Bardem is best known for Before Night Falls, in which he played a gay Cuban poet who endures censorship and oppression before escaping to America, where he dies of AIDS. He received an Oscar nomination for the role, and his strenuous, powerful and almost entirely bedridden performance in The Sea Inside is also the kind that the Academy likes to reward. His Ramn was once a man’s man, a sailor, swimmer and motorcycle enthusiast with many attractive girlfriends. Now, he’s balding, gray and increasingly embittered. He acknowledges that other paraplegics have found reasons to continue living, but for such a virile man as he, losing the power of his arms, legs and penis is a fate akin to death. Indeed, for 28 years his thoughts have lingered on what should have been his life’s last moments, when he floated face down in the water, paralyzed, with his life flashing before him. But he was rescued and sentenced to a life in bed in the care of his brother and sister-in-law.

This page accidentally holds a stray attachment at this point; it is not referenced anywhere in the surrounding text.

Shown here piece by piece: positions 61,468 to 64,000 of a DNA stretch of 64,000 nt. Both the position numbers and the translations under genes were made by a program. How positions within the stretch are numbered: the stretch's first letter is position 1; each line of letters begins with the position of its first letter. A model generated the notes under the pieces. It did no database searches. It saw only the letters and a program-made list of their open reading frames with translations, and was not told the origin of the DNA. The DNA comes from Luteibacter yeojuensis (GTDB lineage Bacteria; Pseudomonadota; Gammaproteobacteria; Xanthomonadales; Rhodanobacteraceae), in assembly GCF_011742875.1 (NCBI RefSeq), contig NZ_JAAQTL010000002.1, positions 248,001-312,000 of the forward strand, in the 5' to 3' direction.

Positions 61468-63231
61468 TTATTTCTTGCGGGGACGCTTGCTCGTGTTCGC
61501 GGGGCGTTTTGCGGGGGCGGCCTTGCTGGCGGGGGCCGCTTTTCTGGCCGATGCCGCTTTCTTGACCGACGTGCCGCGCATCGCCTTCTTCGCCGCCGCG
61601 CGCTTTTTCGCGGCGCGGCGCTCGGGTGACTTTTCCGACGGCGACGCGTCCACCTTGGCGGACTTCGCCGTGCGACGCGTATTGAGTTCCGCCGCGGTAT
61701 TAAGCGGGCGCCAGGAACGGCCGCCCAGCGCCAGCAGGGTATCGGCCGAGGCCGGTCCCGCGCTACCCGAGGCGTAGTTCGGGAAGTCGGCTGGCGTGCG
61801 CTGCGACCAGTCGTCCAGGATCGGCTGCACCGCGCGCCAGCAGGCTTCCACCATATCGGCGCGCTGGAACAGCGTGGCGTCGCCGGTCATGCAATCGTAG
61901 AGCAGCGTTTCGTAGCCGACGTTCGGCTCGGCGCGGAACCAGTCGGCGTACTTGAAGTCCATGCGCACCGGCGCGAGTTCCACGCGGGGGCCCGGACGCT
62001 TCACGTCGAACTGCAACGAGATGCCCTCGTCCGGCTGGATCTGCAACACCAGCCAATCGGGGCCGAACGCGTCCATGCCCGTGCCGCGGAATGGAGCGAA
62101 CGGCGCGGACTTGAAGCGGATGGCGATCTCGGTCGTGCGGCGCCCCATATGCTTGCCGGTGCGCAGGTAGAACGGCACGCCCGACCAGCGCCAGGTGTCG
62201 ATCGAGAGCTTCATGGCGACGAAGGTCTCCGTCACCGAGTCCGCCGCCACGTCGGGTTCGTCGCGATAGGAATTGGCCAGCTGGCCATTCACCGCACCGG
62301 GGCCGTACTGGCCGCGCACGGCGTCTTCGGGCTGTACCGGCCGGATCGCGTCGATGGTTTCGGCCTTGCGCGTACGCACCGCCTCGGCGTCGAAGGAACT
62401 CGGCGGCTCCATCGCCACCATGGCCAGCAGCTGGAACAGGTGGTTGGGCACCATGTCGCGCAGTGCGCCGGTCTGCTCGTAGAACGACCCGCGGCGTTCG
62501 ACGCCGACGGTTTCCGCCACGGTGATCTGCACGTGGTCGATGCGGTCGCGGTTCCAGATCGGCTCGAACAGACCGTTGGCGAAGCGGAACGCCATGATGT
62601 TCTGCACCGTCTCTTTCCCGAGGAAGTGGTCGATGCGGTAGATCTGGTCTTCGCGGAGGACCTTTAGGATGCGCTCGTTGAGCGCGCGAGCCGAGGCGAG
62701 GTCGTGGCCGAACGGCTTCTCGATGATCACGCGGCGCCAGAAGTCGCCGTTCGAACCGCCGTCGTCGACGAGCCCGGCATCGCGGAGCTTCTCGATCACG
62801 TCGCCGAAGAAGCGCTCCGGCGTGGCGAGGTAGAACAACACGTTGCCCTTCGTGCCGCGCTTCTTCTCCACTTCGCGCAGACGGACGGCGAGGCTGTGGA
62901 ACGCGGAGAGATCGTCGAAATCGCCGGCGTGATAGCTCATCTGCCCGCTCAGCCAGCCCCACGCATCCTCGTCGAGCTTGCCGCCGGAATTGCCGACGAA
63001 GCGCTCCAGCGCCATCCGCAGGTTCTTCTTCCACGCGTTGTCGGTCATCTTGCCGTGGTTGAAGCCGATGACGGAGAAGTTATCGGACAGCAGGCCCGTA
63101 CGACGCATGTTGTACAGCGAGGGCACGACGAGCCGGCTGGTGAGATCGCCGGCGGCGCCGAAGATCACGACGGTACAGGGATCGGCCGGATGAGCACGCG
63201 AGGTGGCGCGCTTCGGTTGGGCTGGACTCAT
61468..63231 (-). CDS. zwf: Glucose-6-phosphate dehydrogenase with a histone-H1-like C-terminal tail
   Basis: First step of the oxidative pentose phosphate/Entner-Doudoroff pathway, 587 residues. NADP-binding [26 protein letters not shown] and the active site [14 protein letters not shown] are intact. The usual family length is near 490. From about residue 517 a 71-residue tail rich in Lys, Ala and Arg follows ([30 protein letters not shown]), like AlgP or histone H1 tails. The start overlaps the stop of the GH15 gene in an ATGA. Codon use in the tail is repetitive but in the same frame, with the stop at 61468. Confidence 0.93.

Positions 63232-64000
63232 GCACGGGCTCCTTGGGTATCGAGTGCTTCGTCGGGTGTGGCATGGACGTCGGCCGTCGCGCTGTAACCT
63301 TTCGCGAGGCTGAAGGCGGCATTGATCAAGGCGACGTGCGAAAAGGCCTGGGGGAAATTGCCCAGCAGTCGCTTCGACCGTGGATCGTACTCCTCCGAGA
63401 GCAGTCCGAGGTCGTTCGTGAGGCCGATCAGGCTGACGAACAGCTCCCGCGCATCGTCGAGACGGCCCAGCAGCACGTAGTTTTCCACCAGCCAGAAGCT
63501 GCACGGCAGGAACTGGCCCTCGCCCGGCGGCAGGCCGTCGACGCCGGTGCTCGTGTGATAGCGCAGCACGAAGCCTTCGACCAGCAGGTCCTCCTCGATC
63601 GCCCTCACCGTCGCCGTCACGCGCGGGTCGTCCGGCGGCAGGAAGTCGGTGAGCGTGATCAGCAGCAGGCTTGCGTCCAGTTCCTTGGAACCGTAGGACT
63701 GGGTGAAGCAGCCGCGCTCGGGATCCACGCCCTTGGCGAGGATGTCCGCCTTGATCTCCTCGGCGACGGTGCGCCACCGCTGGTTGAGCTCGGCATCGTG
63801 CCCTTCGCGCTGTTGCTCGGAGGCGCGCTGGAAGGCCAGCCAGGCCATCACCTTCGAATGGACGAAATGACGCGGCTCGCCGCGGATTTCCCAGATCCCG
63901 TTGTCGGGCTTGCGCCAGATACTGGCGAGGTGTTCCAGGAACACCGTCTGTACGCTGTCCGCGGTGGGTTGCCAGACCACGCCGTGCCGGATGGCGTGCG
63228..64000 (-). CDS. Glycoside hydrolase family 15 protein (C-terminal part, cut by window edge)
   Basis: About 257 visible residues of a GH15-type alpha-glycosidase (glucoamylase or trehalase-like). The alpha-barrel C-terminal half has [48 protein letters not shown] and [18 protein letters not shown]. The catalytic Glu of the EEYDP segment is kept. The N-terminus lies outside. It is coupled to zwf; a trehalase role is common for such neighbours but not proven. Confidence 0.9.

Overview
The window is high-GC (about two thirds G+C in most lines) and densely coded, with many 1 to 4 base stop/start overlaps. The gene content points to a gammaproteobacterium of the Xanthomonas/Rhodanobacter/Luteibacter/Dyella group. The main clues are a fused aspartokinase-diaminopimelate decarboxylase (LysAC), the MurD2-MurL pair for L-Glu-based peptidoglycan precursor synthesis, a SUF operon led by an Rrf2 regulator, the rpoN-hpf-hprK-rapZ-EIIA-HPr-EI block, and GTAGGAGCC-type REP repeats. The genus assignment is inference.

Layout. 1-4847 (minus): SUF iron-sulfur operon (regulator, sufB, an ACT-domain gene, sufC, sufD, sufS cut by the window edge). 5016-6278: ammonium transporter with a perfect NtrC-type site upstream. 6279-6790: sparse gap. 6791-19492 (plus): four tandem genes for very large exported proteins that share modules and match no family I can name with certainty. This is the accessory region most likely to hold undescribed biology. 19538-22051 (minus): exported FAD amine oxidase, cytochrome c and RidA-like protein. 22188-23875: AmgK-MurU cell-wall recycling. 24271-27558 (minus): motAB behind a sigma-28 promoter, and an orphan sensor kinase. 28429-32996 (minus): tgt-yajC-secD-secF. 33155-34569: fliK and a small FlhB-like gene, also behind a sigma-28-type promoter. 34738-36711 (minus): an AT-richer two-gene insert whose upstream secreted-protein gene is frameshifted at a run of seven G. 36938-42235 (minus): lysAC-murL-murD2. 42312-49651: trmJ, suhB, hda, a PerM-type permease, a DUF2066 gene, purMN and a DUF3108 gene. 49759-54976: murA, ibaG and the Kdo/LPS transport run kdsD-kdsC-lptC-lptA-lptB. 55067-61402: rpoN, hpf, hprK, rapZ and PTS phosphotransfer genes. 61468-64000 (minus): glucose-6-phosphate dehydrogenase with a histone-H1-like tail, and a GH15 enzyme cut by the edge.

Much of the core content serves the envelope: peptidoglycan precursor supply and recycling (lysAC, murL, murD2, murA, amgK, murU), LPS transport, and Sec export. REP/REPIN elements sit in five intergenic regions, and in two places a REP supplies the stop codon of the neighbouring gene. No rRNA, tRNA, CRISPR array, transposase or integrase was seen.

The story concerns the last few months of Ramn’s life, when he took his cause to the national media with the assistance of Gene and her organization. Also on hand for the task is Julia, a beautiful lawyer from Barcelona who has her own reasons for joining the cause: She’s ill with a degenerative condition in which she suffers a series of unpredictable and devastating strokes. Another woman in the mix is Rosa, a lonely single mother, factory worker and part-time DJ who wants to revive Ramn’s will to live.
The Sea Inside, with its death-obsessed theme and wounded characters, is a bit of a tough sell. Although the film contains the unavoidable special pleading of a television movie of the week, the smoothly professional Amenbar (The Others, Open Your Eyes) deserves credit for making a lovely yet unflinchingly honest film about a topic most of us can hardly bear to contemplate.